According to a recent survey, Healthcare is the latest favourite of the hacking community. There’s a shortage of security professionals in the healthcare business, and while many respondents involved in tech are worried about personal records and other data, the ones who aren’t involved in tech, while worried, do not believe their corporations to have been hit.
The tech respondents have a right to be worried. Recently, it’s come to light that Healthcare experiences 340% more security attacks and incidents than any other sector, and advanced malware is suspected in 1 of every 600 attacks, making Healthcare four times more likely to be hit by advanced malware than any other sector.
There are many ways that hackers can get in. With the digitalization of patient records, as well as the addition of wearable technology, such as smart watches and smartphones, hackers are finding many new avenues to break into the system. While security for wearable technology is a separate issue, Jonathan Collins, a principal analyst for ABI Research says that they can pave the way for easier access to Healthcare records.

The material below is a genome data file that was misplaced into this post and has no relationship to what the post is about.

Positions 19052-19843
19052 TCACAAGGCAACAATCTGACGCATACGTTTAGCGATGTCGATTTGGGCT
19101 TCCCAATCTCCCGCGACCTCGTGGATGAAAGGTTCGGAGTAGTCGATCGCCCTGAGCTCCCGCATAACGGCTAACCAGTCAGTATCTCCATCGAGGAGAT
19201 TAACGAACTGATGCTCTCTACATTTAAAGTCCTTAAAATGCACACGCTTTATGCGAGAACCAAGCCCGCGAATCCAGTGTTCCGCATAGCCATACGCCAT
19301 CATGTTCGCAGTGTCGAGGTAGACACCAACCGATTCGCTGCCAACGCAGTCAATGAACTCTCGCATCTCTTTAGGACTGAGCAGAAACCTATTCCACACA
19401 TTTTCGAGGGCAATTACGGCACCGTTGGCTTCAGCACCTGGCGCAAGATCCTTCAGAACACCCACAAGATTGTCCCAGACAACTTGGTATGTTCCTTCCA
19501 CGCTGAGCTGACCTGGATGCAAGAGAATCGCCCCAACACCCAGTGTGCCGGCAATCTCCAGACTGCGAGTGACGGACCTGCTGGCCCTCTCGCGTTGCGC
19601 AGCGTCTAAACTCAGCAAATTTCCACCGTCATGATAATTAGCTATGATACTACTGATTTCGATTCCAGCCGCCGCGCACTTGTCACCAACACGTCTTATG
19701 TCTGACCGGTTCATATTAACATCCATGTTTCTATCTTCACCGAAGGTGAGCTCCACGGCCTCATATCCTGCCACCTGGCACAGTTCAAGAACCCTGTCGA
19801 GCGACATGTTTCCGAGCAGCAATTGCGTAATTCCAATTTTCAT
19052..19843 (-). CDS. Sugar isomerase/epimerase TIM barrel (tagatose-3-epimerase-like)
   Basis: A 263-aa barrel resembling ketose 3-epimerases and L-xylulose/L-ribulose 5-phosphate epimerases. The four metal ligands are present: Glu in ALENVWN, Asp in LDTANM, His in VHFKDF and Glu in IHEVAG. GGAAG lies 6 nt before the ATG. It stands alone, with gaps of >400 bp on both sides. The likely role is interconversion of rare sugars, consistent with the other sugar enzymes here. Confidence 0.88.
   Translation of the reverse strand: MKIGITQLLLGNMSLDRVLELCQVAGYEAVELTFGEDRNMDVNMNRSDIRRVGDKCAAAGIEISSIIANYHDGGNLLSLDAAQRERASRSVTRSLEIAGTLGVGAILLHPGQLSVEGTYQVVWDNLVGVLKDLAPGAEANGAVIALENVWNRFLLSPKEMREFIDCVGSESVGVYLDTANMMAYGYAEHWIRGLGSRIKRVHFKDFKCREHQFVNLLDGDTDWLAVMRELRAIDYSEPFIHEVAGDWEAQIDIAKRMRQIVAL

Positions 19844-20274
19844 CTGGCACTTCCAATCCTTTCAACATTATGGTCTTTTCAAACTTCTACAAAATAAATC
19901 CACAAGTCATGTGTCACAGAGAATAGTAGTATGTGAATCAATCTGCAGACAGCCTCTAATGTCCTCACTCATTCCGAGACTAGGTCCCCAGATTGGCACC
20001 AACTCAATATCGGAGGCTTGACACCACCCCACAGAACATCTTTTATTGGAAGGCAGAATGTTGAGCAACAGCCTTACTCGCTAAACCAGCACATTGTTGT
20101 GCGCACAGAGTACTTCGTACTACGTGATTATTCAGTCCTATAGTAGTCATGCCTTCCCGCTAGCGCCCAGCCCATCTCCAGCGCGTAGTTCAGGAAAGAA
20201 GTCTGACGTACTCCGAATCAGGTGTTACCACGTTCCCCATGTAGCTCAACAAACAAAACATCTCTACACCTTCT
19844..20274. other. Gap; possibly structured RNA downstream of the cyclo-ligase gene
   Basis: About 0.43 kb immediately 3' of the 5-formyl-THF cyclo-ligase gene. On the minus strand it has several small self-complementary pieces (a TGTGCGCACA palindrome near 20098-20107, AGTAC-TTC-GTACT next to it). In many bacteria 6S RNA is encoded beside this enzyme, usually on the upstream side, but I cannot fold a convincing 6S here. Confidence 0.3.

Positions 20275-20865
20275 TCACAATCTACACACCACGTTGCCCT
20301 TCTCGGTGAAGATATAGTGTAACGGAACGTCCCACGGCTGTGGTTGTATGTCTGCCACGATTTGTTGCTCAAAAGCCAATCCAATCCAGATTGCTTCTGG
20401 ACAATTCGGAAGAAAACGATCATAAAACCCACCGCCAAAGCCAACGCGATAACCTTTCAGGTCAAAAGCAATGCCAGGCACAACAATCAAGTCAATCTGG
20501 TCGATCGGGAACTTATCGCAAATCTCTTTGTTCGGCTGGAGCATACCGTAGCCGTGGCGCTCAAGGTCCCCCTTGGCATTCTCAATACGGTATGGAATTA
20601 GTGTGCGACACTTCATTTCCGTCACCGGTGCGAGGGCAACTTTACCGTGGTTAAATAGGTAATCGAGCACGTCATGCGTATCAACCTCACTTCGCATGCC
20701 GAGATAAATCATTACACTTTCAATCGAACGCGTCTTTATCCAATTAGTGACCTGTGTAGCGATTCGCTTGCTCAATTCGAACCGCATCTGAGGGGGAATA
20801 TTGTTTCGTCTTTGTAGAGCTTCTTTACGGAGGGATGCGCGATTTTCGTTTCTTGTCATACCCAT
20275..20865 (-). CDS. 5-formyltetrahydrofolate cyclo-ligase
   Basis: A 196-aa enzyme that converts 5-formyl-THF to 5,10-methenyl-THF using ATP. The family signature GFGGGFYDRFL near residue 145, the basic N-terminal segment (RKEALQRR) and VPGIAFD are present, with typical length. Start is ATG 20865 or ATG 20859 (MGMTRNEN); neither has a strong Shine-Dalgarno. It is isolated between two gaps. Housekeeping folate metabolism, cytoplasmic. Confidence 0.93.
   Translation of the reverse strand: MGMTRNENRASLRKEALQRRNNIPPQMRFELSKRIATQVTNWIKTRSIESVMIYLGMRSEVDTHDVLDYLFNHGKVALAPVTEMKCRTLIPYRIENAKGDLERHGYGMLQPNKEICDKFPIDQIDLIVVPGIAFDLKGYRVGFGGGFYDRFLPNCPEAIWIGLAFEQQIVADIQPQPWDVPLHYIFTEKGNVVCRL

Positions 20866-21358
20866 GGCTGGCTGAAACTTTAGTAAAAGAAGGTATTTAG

Today Apple had what quickly becoming know as their largest account theft, due to malware. Palo Alto Networks and Weip Tech came across a server that held over 225, 000 valid user names and passwords that had been stolen via a new malware family named KeyRaider in the iOS.
The malware only effects users with jailbroken iOS devices has struck users in 18 countries. According to Claud Xiao, “The malware hooks system processes through MobileSubstrate, and steals Apple account usernames, passwords and device GUID by intercepting iTunes traffic on the device.”
KeyRaider is also stealing Apple’s push notifications and private keys, but it’s also sharing the App store’s purchasing information. These stolen credentials eventually allow users to make purchases for free using iOS jailbreak tweaks.
They’ve also been locking down devices, and holding them for ransom. It disables unlocking operations, and demands a ransom without going through the Apple push servers.
According to Jonathan Sander (the Lieberman Software VP), and Tim Erlin (Tripwire’s Director of IT Security and Risk Strategy), jailbreaking your iPhone paints a target on your back, and in this case it was taken advantage of.